Fig. 2
figure 2

Tavaborole boosts the efficacy of AGAs against MDR E. coli. a Antibiotics library combination screening. Synergistic antibiotics are indicated by a red star. b Microdilution tests between Tava and AMK or TOB on a checkerboard. Dark-red regions represent higher bacteria loading and lower growth-inhibition capacity. The X- and Y-axes were both set to log2 scale. c FIC plot for AMK or TOB in conjunction with tavaborole. The additive impact is represented by the dotted line. The point utilized to calculate FICI is indicated by black arrows. d Changes in MICs against clinical MDR E. coli infections between TOB therapy (blue line) and TOB plus 1/2 ×MIC Tava treatment (orange line). The log2-transformed is shown on the radial axis. Breakpoint (4 g/ml) is indicated by the grey thick line. e The FICI are calculated in partial clinical isolates. f Checkerboard dilution method of tavaborole combined with AMK against K. pneumoniae ATCC 700,603, and with TOB against P. aeruginosa PAO1 and A. baumannii ATCC 19,606. Three biological replicates are used in each experiment. Synergy is defined as an FIC index of ≤ 0.5

Tavaborole enhances AGAs efficacy and pharmacodynamic parameters changes

Although the results of FICI suggested that tavaborole potentiated the effectiveness of TOB and AMK, synergistic bactericidal curve may strengthen these findings. Therefore, time-dependent growth and killing experiments against E.coli ATCC 25,922 and E. coli Y9633 was conducted by treated with tavaborole, TOB (or AMK), both thereof. We noticed that single pharmacotherapy had weak inhibitory effects, but adding tavaborole (4 µg/ml) into the concentration with sub-MIC of TOB (or AMK) apparently strengthened bactericidal activity (Fig. 3a and Additional file 1: Figure S3).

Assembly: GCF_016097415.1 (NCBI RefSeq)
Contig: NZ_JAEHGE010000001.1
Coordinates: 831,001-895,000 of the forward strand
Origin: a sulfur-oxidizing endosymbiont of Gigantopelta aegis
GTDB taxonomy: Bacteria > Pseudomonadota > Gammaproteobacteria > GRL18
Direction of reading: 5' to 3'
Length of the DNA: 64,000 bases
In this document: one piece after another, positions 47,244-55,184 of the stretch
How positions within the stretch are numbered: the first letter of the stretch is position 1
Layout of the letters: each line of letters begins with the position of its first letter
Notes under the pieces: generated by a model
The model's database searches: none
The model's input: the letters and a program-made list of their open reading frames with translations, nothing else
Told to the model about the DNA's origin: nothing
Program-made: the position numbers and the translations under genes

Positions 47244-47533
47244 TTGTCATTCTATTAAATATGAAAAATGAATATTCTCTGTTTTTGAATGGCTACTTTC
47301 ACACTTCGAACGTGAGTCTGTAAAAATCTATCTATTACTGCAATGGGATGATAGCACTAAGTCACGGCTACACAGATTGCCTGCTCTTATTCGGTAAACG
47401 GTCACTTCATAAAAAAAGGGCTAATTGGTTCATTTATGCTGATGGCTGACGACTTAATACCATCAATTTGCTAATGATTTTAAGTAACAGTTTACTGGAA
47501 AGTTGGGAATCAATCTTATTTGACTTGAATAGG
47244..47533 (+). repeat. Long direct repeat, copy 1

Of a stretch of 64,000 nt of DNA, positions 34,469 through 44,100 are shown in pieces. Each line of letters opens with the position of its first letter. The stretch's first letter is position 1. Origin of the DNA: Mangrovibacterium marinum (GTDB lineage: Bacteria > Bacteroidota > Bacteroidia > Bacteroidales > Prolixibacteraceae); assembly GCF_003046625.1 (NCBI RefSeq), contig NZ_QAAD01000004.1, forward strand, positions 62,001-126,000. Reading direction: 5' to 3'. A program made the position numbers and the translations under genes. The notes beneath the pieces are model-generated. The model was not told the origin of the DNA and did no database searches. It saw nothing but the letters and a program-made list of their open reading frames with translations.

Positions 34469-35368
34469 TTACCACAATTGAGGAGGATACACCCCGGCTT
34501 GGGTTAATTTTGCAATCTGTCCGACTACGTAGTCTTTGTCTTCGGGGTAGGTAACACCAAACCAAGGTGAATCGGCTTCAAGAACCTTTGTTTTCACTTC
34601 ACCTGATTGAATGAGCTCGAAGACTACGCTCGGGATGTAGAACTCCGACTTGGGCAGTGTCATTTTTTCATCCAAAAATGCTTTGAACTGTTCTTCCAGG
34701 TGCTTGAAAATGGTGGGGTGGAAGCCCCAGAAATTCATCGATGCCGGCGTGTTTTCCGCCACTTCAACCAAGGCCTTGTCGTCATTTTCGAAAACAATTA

Fig. 3
figure 3

The growth, killing and kinetic curves of tavaborole coupled with AGAs. a Growth and killing curves of E. coli ATCC 25,922 and Y9633 treated with DMSO (Ctrl), tavaborole (Tava, 4 µg/ml), or tobramycin (TOB, 0.5 or 0.25 µg/ml) alone or in combination (Tava + TOB, 4 µg/ml + 0.5 µg/ml or 0.25 µg/ml). At intervals, the CFU/m of bacterial was determined. b PAE and PA-SME of Tava plus TOB (16 µg/ml + 4 µg/ml) in comparison with untreated control cultures and 1–4 × MIC of Tava or TOB alone against E. coli ATCC 25,922. All the trials were carried out three times

On the basis of recent study, the post-antibiotic effect (PAE) and post-antibiotic sub-MIC effect (PA-SME) were the most common pharmacodynamic parameters in vitro (Oh et al. 2019). The synergy data and kill-curve assay were used to determine the corresponding parameters of PAE and PA-SME (Gaibani et al. 2014). About PAE, Fig. 3b showed the average amount of time in 32 µg/ml tavaborole and 8 µg/ml TOB (both corresponding to fourfold MIC) was nearly 0.5 and 4.6 h, respectively, however, the duration of bacterial inhibition in combination treatment revealed no discernable extension. About PA-SME, the duration of bacterial inhibition in combination treatment was longer than that of time at a subinhibitory concentration (1/4 × MIC) of TOB. These findings demonstrated that tavaborole may have a beneficial impact on TOB dosage regimen and we were planning a follow-up study to prove that.

Synergistic treatment has lower propensity for resistance development